An independent watchdog to “give the environment a voice” and “hold the powerful to account” will form the cornerstone of a “green Brexit”, the Environment Secretary discloses. Michael Gove reveals plans to set up a “world-leading” statutory body to maintain environmental standards, together with a national policy statement that will permanently “embed” protections for land, water, air and wildlife into policy-making as Britain leaves the European Union. – Telegraph (£)

  • Outside the EU we will become the world-leading curator of the most precious asset of all: our planet – Michael Gove MP for the Telegraph (£)

Revealed: The 10 places set to hit the Brexit fishing jackpot

Long-neglected ports such as Lowestoft, Grimsby and Whitby could be given a new lease of life, along with Cornish coastal towns and seaside resorts such as Scarborough. At the moment 60 per cent of Britain’s fishing stock, worth £650million a year, is caught by foreign vessels from the EU. Environment Secretary Michael Gove confirmed in June that after Brexit, British fishermen will have exclusive rights to fish in a 12-mile zone around our coast. At a meeting at historic Fishmongers’ Hall in London last week, the National Federation of Fishermen’s Organisations and the Scottish Fishermen’s Federation predicted that reclaiming control of British waters would be one of the “great successes” of Brexit. – Sunday Express

Liam Fox: I’m not a Little Englander, I’m a free marketeer

Fox is clearly relieved at the opportunity to talk about trade after so much Westminster pantomime. He launches into his vision for Britain as a modern trading nation. “I’m no more a little ‘Europeaner’ than I am a Little Englander,” he says, as he explains why a post-Brexit Britain will be a truly open economy. Fox’s passion for the subject is palpable; he waxes lyrical, his left hand clutching his red ministerial file and a list of things he’s meant to say, the other – often waving about – strokes the fabric of the sofa every time he mentions the words “free trade” and “Brexit”. – Telegraph (£)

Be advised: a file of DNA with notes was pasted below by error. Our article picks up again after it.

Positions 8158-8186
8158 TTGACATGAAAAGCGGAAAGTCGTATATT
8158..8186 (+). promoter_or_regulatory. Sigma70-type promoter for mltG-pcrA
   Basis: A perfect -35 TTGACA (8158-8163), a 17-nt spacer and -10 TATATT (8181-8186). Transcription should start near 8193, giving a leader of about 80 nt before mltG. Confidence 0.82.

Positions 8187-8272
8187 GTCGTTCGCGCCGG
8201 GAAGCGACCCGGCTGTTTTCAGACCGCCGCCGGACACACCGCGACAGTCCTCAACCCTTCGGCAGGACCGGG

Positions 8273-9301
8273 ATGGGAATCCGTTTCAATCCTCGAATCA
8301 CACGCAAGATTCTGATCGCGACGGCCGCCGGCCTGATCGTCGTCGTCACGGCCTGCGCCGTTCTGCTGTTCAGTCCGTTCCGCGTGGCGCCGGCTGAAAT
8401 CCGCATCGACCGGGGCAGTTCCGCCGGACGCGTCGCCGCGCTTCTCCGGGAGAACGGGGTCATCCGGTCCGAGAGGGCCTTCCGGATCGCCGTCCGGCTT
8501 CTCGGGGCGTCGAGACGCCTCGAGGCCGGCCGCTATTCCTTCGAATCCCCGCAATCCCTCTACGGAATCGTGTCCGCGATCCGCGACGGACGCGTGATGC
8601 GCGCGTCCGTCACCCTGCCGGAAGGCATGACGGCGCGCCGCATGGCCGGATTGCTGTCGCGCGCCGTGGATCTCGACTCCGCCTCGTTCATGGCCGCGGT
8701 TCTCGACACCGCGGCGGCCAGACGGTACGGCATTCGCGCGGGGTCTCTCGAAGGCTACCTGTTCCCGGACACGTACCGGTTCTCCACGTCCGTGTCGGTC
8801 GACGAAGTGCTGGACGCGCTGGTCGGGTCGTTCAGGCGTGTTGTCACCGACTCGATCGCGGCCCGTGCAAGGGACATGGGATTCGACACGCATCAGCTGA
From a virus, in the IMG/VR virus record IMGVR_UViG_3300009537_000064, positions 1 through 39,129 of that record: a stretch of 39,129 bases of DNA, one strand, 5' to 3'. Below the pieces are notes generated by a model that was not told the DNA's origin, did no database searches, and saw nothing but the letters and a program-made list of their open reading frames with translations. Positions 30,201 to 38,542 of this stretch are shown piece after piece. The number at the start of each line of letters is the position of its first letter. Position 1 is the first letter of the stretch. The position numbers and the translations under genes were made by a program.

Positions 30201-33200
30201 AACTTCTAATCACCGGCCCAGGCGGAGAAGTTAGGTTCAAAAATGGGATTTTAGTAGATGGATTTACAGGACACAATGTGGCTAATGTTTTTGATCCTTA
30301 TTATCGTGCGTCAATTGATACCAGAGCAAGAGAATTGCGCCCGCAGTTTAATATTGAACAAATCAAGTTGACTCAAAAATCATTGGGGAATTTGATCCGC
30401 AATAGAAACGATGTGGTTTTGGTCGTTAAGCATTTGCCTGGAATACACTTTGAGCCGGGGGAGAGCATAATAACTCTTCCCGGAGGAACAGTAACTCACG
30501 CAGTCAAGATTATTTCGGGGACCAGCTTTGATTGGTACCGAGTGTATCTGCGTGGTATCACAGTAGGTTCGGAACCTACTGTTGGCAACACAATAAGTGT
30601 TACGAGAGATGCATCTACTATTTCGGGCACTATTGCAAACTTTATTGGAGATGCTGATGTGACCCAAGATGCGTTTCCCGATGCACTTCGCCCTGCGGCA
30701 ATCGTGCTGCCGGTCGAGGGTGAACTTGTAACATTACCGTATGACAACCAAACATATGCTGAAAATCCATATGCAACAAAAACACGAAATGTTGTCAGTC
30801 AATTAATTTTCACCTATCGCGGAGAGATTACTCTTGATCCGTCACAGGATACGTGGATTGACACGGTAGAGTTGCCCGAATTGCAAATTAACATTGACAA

‘Ireland will not be ignored’ on post-Brexit border question, says Republic’s Foreign Minister…

Britain will not be allowed to dictate the future of the Irish border post-Brexit, Ireland’s foreign minister has warned in a hardening of rhetoric over the UK’s decision to leave the EU. Simon Coveney told his party’s biannual conference on Saturday that Ireland would remain a steadfast opponent to any proposal that would create a hard border with the republic. He said Ireland’s position was “consistent, firm and stubborn” and it would not abandon its opposition. – Observer

  • EU: ‘Tories putting party before the interests of Northern Ireland’ – Observer

…as DUP slaps down Brussels over ‘bully-boy tactics’ to weaken integrity of the UK

The MPs propping up Theresa May’s Government “will not accept” a deal with Brussels that weakens Northern Ireland’s relationship with the rest of the UK, their Westminster leader has warned. Nigel Dodds, who leads the Democratic Unionist Party’s group of 10 MPs, said the European Union was failing “to engage in a meaningful fashion” over the border between Ireland and Ulster. He also rejected a claim that Northern Ireland or the UK as a whole must continue to abide by the rules of the EU single market and customs union in order to avoid a “hard border”. – Telegraph (£)

British MEPs in line for €6m ‘golden goodbye’ when UK leaves EU

British Members of the European Parliament (MEPs), including leading Brexit campaigner Nigel Farage, will be in line for a “golden goodbye” pay out of over €6m (£5.3m) when the UK leaves the EU, Sky News has learnt. A senior European Union source has confirmed that these so-called “transition payments”, in effect redundancy money for MEPs when they stand down or lose their seats, will be paid to Britain’s 73 MEPs. However the same source has said that Brussels will not pay for it and that it will in effect be added to the so-called “Brexit bill” which Britain must pay. The scheme awards one month’s salary for each year served as an MEP, up to a maximum of 24 months. – Sky News